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Cover story

Shadow synod targets hierarchy

NCR Staff

Any host knows that how a party goes depends on who gets invited. The same thing is true of a synod, where a small number of lay “auditors” are appointed each time to join the deliberations. What the bishops hear from laity is thus heavily influenced by the choice of who gets in the door.

At the European Synod, lay auditors have largely come from the new movements -- Focolare, Communion and Liberation, and the Neocatechumenate -- viewed by observers as conservative on church issues. On Oct. 11, however, a different lay voice spoke up in Rome, challenging the hierarchy of the Catholic church to radical change.

The event was a news conference sponsored by the Forum of European Catholics and the international movement We Are Church, two umbrella groups of progressive Catholics in Europe.

“The most urgent need facing the Catholic church is for a conversion within the hierarchy,” said Elfriede Harth, a German-born Catholic living in France and the spokesperson for We Are Church.

“They must embrace a more inclusive model of governance if they are to regain the trust and respect of Catholics in Europe who feel alienated by highhanded decisions from church leadership,” Harth said.

Over the weekend of Oct. 9 and 10 the groups staged a “shadow synod” at a retreat center 30 miles outside of Rome. More than 120 people from 11 nations participated. Final documents are available on-line: www.we-are-church.org/forum.

Early responses from bishops inside the synod were unenthusiastic.

“Sometimes these people claim to speak for all believers, but it is not so,” said German Bishop Reinhard Marx, auxiliary of the Paderborn diocese. “We find these are not issues in every community.”

Marx was speaking at a synod news conference just after the We Are Church event ended. “To say that the structure of the church is in conflict with what the church teaches is wrong,” he said.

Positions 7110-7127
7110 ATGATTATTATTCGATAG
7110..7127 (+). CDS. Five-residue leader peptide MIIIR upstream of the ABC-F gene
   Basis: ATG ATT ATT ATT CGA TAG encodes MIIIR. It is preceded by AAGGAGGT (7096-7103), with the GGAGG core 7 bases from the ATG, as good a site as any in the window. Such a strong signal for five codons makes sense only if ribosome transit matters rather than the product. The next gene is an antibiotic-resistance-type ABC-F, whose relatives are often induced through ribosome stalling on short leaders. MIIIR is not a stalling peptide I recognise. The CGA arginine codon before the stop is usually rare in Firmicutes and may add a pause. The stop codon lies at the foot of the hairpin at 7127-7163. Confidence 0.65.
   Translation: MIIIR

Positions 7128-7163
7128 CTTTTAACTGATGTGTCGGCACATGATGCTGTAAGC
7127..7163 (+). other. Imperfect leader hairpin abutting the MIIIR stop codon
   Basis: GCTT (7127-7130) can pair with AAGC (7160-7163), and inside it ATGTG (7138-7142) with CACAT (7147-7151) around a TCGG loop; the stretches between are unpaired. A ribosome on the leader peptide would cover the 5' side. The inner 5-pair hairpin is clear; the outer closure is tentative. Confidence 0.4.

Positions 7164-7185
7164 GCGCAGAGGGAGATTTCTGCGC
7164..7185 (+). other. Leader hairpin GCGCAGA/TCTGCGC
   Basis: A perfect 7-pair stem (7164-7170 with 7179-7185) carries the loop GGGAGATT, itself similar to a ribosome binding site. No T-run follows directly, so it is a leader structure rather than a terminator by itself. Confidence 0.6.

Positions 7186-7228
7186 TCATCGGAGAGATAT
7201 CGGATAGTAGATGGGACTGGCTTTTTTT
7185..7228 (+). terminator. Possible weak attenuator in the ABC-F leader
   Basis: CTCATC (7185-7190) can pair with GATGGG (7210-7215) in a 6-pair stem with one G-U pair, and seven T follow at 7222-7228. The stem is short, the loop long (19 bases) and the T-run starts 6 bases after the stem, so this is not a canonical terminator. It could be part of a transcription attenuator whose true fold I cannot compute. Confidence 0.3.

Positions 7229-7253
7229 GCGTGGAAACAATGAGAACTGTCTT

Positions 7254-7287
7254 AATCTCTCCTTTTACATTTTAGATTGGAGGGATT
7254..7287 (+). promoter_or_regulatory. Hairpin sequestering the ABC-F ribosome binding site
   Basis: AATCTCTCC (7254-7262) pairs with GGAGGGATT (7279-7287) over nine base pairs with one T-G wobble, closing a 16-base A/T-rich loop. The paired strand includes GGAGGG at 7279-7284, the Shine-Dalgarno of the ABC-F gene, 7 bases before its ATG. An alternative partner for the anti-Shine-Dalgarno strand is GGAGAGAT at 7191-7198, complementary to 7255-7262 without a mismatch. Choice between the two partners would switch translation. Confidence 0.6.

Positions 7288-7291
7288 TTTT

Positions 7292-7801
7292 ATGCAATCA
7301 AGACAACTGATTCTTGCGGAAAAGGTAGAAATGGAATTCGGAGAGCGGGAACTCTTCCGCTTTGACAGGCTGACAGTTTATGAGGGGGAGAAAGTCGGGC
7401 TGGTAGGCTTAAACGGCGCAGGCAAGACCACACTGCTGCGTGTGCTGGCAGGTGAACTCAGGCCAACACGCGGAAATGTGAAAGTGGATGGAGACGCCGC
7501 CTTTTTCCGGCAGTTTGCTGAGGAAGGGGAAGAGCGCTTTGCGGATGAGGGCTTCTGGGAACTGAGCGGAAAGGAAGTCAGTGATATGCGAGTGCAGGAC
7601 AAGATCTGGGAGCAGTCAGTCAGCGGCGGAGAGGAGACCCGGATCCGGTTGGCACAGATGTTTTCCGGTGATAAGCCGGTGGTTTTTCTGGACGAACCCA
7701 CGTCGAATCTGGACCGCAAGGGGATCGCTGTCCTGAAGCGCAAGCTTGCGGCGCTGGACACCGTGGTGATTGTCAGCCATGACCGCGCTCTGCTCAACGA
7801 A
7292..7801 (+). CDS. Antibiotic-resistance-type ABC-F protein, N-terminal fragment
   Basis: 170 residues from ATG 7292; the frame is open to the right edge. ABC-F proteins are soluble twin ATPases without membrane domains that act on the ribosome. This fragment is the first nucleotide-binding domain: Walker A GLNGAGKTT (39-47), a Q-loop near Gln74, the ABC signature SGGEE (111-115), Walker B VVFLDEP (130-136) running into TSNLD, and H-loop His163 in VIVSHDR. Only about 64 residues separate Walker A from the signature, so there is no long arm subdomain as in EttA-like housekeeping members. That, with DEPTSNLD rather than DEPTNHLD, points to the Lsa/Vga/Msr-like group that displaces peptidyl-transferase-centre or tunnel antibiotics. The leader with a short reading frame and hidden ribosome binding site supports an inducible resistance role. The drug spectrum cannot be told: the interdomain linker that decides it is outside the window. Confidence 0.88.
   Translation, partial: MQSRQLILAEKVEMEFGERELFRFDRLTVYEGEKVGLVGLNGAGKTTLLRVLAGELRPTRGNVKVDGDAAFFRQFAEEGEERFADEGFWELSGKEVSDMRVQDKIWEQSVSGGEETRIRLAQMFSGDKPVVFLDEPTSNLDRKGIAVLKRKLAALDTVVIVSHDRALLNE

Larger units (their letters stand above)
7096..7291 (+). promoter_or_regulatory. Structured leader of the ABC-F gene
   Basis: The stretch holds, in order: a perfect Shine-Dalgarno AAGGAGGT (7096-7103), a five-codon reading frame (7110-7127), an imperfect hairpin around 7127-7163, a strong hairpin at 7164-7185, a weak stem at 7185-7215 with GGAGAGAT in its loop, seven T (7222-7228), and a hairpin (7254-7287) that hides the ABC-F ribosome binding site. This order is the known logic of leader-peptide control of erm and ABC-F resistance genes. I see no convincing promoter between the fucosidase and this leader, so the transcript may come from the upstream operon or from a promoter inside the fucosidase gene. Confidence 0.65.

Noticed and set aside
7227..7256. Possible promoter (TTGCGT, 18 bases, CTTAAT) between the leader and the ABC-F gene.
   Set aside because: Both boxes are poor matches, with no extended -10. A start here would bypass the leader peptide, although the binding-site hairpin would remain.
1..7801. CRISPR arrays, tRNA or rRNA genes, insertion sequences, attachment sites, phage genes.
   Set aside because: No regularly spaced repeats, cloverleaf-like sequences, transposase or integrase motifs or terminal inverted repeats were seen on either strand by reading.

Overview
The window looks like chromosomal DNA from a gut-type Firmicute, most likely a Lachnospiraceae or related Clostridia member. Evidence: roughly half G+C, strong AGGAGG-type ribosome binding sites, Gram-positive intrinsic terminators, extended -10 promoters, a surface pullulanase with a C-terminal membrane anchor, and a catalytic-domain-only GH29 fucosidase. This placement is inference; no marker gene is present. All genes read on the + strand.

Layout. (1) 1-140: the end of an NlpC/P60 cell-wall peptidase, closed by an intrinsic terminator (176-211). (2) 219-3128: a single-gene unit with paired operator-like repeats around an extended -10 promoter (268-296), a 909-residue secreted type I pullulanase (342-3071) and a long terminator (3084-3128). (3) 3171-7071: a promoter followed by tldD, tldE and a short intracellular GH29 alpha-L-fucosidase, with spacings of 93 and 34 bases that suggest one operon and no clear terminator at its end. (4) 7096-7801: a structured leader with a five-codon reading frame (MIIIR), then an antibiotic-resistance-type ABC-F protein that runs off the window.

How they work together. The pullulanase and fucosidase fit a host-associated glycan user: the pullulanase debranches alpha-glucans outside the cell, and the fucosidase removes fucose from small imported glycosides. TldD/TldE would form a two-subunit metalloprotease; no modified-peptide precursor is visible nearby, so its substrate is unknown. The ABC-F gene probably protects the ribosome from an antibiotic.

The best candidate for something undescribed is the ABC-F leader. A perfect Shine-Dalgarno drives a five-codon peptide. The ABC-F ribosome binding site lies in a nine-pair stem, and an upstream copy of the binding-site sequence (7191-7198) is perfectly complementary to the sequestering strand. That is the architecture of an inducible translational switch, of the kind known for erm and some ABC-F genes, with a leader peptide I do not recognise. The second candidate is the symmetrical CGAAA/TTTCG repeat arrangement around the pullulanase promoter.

Speakers at the alternative event emphasized the link between structural and substantive change.

“I want to know if I pray to a God who does not want women at his altar,” said Hubert Feichtlbauer, chair of the Austrian branch of We Are Church. Resolving this question, Feichtlbauer said, requires changes in church governance so that the people of God can cooperate in shaping church policy.

“The Catholic faithful are no longer little children, to be dismissed by bishops and cardinals with a wave of the hand or a papal pronouncement,” said Isaac Wüst, a former priest from the Netherlands. “We have grown into mature and responsible adults in the faith.”

Participants in the “shadow synod” produced a document they placed in a large yellow envelope and attempted to deliver to the pope. It wound up in the hands of a slightly mystified member of the Swiss Guards outside a Vatican gate in St. Peter’s square.

Titled “Give Hope to Europe!” it calls for debt relief and a more just distribution of resources; inter-religious dialogue; tolerance of contraception; a married priesthood; full equality of women and men within the church; allowing divorced and remarried persons to receive the sacraments; full regard for the rights of homosexual persons; and the use of positive language in presenting church teaching.

Feichtlbauer said the groups hoped for a cooperative relationship with the church’s leadership. He added, however, that they had a motto: “Not against the bishops, but if it is their desire, we will do it without them.”

National Catholic Reporter, October 22, 1999